Many damages claims may include some measure of overhead or indirect costs, and these costs may form a substantial part of the entire damages claim. However, overhead often receives less attention than it deserves.
When quantifying damages in a breach-of-contract case, two important questions need to be answered. First, is recovery of overhead costs necessary to make the non-breaching party whole? Second, if recovery is determined to be appropriate, what amount of overhead will put the non-breaching party in the same position it would have been in absent the breach? The answer to these questions requires understanding what types of costs are included in overhead and deconstructing the allocation methodology.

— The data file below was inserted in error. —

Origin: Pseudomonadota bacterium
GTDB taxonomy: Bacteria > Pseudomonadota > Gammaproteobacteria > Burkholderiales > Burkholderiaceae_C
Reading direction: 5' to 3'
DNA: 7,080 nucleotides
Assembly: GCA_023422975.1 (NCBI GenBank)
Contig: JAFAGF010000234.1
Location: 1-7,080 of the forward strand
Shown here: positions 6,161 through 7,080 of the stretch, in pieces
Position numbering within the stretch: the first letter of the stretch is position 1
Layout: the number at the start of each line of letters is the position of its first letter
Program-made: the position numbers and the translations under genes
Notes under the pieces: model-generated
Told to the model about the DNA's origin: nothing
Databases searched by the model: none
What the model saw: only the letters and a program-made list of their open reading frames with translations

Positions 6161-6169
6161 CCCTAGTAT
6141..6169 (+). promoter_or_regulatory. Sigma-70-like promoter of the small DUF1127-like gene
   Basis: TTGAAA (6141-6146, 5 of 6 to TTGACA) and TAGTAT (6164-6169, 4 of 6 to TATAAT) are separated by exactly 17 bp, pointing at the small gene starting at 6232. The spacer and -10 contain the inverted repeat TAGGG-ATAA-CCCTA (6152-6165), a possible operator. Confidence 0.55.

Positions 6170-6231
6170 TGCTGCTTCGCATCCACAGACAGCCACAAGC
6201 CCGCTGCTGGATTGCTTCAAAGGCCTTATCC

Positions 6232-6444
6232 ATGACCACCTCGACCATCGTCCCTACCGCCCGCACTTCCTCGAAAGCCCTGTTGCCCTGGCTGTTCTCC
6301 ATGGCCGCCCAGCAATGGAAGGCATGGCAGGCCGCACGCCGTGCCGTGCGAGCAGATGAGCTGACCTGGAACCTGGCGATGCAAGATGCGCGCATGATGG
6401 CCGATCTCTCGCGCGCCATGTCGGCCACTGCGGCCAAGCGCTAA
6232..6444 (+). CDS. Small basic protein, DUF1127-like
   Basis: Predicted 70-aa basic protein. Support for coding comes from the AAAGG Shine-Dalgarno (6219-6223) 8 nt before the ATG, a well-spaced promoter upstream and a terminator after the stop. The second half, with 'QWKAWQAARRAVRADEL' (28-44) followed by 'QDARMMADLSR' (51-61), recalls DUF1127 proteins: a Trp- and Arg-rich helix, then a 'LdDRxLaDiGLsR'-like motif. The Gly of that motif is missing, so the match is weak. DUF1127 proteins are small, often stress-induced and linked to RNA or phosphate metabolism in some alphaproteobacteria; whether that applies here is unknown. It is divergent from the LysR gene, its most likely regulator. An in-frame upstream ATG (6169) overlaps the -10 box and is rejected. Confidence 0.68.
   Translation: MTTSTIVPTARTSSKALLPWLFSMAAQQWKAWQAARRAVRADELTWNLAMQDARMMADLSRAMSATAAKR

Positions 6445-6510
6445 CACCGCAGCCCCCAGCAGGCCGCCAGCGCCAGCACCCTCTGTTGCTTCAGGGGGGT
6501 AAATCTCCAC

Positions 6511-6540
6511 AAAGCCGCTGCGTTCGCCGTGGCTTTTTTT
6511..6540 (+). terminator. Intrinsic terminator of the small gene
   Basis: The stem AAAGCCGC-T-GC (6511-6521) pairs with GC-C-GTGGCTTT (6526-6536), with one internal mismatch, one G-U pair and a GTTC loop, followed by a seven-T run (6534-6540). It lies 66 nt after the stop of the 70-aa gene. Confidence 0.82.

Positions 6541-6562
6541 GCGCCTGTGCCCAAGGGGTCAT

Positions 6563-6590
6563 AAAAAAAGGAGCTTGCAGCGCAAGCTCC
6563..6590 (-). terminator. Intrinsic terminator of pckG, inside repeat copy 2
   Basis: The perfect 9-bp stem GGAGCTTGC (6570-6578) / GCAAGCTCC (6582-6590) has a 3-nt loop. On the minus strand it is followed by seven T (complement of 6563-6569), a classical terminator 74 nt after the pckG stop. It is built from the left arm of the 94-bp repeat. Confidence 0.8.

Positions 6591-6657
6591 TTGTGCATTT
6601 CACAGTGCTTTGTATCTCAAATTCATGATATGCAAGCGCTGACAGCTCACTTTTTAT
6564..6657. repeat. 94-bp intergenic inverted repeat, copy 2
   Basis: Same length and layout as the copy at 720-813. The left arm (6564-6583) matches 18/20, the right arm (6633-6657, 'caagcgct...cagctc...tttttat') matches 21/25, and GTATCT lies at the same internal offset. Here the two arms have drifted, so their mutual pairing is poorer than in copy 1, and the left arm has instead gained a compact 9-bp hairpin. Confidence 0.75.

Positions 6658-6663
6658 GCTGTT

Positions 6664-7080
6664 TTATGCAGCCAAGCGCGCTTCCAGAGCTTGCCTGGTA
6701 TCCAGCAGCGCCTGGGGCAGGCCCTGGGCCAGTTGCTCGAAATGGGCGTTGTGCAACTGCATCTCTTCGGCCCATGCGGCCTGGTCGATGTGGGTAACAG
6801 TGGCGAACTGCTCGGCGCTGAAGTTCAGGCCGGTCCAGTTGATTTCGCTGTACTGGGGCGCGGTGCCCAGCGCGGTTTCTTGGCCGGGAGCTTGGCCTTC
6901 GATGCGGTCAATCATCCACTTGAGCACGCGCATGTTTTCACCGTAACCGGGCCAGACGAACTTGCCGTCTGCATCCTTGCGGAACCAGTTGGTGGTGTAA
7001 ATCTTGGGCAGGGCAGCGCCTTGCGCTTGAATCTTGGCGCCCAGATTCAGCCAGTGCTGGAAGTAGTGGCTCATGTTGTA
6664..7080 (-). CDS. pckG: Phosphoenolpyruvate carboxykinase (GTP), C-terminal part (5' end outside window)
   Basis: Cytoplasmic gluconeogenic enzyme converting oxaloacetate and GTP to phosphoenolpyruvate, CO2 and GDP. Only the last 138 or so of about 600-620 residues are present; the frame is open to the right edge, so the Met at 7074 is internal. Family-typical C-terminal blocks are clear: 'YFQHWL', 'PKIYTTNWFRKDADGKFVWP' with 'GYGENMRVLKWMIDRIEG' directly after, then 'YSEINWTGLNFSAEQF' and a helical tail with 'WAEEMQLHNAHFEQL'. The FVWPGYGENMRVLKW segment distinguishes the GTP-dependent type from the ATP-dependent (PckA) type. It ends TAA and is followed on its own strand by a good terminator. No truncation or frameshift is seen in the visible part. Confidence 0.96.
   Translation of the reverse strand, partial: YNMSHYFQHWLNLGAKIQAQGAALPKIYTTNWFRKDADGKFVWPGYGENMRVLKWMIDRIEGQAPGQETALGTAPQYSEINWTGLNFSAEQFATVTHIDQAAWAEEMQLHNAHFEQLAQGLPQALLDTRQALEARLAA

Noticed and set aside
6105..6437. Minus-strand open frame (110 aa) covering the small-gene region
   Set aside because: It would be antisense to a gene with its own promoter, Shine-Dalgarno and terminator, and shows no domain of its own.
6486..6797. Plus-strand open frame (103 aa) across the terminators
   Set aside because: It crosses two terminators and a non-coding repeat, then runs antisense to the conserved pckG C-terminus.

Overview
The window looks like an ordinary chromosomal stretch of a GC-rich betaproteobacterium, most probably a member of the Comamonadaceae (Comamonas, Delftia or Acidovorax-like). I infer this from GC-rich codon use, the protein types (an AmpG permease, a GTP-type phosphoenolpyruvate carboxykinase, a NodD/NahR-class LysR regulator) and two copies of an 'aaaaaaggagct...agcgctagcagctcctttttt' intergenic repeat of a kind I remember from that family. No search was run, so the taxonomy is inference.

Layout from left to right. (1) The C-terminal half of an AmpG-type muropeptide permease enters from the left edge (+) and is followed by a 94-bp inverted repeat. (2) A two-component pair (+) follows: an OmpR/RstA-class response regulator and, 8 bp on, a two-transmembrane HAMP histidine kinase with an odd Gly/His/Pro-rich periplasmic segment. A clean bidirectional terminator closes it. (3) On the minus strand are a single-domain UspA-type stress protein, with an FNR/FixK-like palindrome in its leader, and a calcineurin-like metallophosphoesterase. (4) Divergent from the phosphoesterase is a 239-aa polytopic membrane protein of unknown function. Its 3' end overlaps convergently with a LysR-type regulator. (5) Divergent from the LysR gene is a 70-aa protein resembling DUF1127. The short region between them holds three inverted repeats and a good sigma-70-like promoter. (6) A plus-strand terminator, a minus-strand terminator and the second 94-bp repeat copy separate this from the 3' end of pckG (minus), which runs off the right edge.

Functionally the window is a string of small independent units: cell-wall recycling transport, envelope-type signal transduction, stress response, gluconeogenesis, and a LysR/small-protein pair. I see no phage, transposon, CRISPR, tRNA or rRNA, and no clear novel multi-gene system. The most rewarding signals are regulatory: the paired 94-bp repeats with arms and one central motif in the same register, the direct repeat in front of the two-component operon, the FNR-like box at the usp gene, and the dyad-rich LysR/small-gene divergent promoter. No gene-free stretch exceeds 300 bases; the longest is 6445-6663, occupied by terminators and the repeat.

Overhead costs are typically recorded in the aggregate and then distributed to various project accounts using an internally developed allocation methodology. As a result of this process, the direct costs of each project (costs that are specifically identifiable to the project, such as invoices and direct labor) become "loaded" or "burdened" with a portion of overhead costs that are not directly associated with any particular project. Both the types of costs that are included in overhead and the manner in which they are allocated to specific projects vary greatly between companies. This disparity in the practice of classifying and allocating overhead is not surprising because these issues are not covered by Generally Accepted Accounting Principles (GAAP). Moreover, overhead and its allocation to specific projects is not typically addressed by a company's external auditor in the course of auditing its financial statements.